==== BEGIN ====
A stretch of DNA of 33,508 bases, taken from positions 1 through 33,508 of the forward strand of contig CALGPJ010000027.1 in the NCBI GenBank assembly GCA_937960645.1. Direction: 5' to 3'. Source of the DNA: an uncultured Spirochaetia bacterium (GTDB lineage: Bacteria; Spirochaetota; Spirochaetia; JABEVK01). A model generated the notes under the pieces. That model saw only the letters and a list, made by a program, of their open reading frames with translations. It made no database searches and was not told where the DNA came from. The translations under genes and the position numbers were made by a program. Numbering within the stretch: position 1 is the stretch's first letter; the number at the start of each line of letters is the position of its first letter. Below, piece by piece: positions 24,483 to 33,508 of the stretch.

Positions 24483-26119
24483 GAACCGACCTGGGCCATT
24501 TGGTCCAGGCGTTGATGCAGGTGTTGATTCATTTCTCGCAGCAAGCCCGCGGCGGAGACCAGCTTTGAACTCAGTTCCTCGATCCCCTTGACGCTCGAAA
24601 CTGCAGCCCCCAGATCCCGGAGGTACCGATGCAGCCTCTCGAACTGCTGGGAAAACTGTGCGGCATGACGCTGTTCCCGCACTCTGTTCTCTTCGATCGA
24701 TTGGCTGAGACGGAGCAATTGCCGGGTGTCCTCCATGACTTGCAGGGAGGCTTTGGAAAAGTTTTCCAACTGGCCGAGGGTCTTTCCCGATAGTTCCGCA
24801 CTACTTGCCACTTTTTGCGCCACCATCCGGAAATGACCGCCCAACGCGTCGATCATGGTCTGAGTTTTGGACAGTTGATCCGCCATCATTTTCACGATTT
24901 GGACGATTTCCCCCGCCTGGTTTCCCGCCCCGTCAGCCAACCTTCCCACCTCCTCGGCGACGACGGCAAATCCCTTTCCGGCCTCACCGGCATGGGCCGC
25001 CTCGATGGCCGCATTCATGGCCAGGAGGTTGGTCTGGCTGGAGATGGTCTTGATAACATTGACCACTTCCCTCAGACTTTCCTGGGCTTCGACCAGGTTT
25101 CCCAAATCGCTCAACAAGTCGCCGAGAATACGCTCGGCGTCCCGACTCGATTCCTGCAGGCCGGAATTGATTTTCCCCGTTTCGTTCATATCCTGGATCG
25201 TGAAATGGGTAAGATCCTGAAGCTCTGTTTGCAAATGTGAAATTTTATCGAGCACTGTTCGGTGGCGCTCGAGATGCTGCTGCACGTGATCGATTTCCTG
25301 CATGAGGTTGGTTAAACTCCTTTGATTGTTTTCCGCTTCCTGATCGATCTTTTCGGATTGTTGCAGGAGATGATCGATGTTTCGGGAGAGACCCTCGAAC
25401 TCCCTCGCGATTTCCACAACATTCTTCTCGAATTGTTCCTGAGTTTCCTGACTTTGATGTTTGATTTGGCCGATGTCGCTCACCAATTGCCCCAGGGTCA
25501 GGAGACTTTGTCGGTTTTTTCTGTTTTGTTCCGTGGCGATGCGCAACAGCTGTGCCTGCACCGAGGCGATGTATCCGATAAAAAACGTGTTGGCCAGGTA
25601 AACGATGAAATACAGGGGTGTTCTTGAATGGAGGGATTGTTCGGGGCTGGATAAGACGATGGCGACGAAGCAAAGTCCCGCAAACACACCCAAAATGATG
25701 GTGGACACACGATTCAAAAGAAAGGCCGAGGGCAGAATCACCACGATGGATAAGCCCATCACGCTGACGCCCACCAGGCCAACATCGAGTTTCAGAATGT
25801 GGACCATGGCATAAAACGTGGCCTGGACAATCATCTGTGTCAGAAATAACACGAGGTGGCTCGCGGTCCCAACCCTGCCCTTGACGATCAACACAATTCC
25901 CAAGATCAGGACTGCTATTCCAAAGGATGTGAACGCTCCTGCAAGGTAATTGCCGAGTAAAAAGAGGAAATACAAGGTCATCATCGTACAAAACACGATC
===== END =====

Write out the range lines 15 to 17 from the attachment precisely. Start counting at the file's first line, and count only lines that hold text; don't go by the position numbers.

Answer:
25601 AACGATGAAATACAGGGGTGTTCTTGAATGGAGGGATTGTTCGGGGCTGGATAAGACGATGGCGACGAAGCAAAGTCCCGCAAACACACCCAAAATGATG
25701 GTGGACACACGATTCAAAAGAAAGGCCGAGGGCAGAATCACCACGATGGATAAGCCCATCACGCTGACGCCCACCAGGCCAACATCGAGTTTCAGAATGT
25801 GGACCATGGCATAAAACGTGGCCTGGACAATCATCTGTGTCAGAAATAACACGAGGTGGCTCGCGGTCCCAACCCTGCCCTTGACGATCAACACAATTCC